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optical drive fails to burn


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#1 MrD2358

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Posted 25 March 2018 - 08:02 AM

On HP 15 TS Notebook PC laptop
Operating System: Microsoft Windows 10 (64-bit)

I once burned audio CDs without a problem.  Now, the process appears to complete but the CD is blank.

 

Long story short, if possible:

HP laptop with Win8.1 new, upgraded to Win10.  Then, HD failed, so replaced, restored (to Win8.1) using recovery thumb drive, then upgraded to Win10 again.  Reinstalled software(s), restored backup, and all seemed hunky-dory.

 

Trying to burn an audio CD using three different sofwares (Media Player, Power2Go, CDBurnerXP) and all go through the process and give successful report, but CD is blank.  Take CD out and reinsert gets Windows dialog box "how do you want to use this CD - Flash Drive or CD.  It's like the CD wasn't touched at all. I have verified the setting for simulation burn is not ticked.

 

Even trying to create data disc (dragging files from Windows Explorer to CD drive) and it fails the same way. It appears to work, but the disc is blank.

 

Optical drive does play music CDs, and shows data CD contents.  It reads, but won't write.  I have tried CD-R and CD-RW discs, including blanks of the same ones I had when it worked fine.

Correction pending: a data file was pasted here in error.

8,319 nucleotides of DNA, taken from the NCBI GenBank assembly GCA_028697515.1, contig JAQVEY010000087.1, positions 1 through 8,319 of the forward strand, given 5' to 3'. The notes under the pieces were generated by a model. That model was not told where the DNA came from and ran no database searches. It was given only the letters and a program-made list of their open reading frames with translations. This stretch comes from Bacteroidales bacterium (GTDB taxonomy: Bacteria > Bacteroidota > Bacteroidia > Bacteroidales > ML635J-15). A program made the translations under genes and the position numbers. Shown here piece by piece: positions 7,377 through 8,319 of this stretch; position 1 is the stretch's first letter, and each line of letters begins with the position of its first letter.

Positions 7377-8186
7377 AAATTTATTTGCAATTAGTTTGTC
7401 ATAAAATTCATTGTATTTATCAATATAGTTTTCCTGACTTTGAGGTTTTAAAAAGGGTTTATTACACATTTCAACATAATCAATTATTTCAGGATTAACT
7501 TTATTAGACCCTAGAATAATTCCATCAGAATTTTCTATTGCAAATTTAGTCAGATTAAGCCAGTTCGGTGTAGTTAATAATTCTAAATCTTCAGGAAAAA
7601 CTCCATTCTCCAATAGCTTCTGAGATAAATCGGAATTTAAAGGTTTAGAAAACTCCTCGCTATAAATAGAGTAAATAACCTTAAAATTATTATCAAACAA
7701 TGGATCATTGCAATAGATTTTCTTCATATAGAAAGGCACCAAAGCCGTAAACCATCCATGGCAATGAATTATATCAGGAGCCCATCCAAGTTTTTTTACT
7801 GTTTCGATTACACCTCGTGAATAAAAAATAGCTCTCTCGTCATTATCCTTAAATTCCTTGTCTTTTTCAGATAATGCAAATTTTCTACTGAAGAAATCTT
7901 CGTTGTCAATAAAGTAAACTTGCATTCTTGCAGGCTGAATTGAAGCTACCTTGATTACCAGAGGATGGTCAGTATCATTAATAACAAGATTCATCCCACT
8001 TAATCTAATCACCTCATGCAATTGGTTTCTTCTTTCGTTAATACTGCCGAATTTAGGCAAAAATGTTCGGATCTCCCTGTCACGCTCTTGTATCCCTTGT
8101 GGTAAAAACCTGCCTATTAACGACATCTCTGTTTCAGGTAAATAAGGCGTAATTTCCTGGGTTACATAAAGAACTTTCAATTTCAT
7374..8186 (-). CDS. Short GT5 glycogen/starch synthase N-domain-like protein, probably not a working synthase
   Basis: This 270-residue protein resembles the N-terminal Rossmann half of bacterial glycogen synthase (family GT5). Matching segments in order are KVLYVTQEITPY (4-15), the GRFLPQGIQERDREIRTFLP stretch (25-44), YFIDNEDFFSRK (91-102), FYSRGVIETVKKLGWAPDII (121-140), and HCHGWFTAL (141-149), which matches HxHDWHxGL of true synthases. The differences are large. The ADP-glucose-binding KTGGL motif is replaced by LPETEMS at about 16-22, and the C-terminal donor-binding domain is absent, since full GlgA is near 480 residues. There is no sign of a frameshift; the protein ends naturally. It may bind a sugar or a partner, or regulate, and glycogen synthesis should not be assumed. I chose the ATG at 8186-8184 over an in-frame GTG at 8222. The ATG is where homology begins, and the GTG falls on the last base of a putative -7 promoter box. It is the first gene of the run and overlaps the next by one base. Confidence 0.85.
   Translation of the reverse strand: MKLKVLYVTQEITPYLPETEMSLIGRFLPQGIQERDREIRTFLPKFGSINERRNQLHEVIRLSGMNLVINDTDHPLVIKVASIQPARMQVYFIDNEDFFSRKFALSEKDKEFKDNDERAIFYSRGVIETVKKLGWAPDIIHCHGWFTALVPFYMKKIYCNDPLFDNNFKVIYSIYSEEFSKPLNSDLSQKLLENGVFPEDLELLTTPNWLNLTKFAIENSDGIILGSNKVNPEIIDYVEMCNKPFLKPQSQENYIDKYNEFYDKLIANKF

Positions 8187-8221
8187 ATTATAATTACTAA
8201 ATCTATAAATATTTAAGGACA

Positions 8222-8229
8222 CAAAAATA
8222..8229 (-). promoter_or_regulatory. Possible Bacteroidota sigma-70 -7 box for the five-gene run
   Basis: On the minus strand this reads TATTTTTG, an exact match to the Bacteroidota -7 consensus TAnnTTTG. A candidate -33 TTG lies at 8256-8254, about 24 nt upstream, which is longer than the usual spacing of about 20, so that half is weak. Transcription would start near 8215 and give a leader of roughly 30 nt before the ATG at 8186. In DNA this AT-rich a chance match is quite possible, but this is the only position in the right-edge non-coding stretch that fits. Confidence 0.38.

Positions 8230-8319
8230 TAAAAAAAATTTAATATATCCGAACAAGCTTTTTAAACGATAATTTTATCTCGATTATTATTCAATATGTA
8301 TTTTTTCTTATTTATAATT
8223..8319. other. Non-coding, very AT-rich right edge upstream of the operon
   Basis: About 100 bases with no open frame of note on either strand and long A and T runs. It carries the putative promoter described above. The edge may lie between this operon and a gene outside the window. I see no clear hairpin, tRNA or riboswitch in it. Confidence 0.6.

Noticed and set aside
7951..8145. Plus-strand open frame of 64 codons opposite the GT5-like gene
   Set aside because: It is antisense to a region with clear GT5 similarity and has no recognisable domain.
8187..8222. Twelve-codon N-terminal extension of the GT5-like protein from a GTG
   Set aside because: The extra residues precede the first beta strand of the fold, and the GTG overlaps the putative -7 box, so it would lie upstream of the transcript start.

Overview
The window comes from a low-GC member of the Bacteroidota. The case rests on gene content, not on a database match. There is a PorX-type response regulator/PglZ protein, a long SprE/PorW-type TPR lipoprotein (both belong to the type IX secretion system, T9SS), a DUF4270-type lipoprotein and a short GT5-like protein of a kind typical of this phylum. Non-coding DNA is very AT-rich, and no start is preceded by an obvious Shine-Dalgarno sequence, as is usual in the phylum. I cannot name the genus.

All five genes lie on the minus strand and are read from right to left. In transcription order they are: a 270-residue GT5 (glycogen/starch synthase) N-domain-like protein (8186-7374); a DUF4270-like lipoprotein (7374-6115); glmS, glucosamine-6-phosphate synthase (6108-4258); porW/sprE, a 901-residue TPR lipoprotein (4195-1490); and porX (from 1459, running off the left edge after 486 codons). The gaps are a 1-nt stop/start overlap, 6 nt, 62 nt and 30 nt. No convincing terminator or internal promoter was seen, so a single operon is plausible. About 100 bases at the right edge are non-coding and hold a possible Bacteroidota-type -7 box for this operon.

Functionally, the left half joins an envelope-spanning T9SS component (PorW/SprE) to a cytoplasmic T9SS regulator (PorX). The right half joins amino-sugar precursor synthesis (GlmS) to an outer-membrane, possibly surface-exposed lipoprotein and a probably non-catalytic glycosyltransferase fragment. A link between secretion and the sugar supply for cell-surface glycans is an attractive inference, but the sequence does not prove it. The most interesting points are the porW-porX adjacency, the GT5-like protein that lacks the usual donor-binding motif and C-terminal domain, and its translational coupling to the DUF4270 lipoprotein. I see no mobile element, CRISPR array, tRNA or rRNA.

Using Device Manager, I have tried to update drivers (current one installed is "latest" - cdrom-sys) and uninstalled the unit and rebooted to reinstall it.  Still no joy.

 

Welcome any ideas.  I have a couple log files attached, one from a "successful" burn that in fact did not burn, and three from failures. The successful one was using Maxell CD-R disc, the fails using Staples brand CD-RW.  The successful burn disc is blank however, and appears to still be usable.  Maybe something in the failure technobabble will make sense to you??

 

Thanks,

David

 

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#2 DavisMcCarn

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Posted 25 March 2018 - 09:46 AM

Optical drives have multiple lasers for reading and writing to media.  They all decay with time; but, sometimes they just fail.  I think the laser that writes has failed which explains why it still reads OK.

 

DVD drives for laptops; though are sub-$20 on eBay and are usually very easy to replace.


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#3 britechguy

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Posted 25 March 2018 - 09:48 AM

All I can tell you is that it is not at all uncommon, particularly in laptops, for the write capability of optical drives to fail.  I have had two where they continued to read optical media just fine but would not write.  My suggestion would be to replace the drive if you routinely need to write optical media.


Brian  AKA  Bri the Tech Guy (website in my user profile) - Windows 10 Home, 64-Bit, Version 1803, Build 17134 

     . . . the presumption of innocence, while essential in the legal realm, does not mean the elimination of common sense outside it.  The willing suspension of disbelief has its limits, or should.

    ~ Ruth Marcus,  November 10, 2017, in Washington Post article, Bannon is right: It’s no coincidence The Post broke the Moore story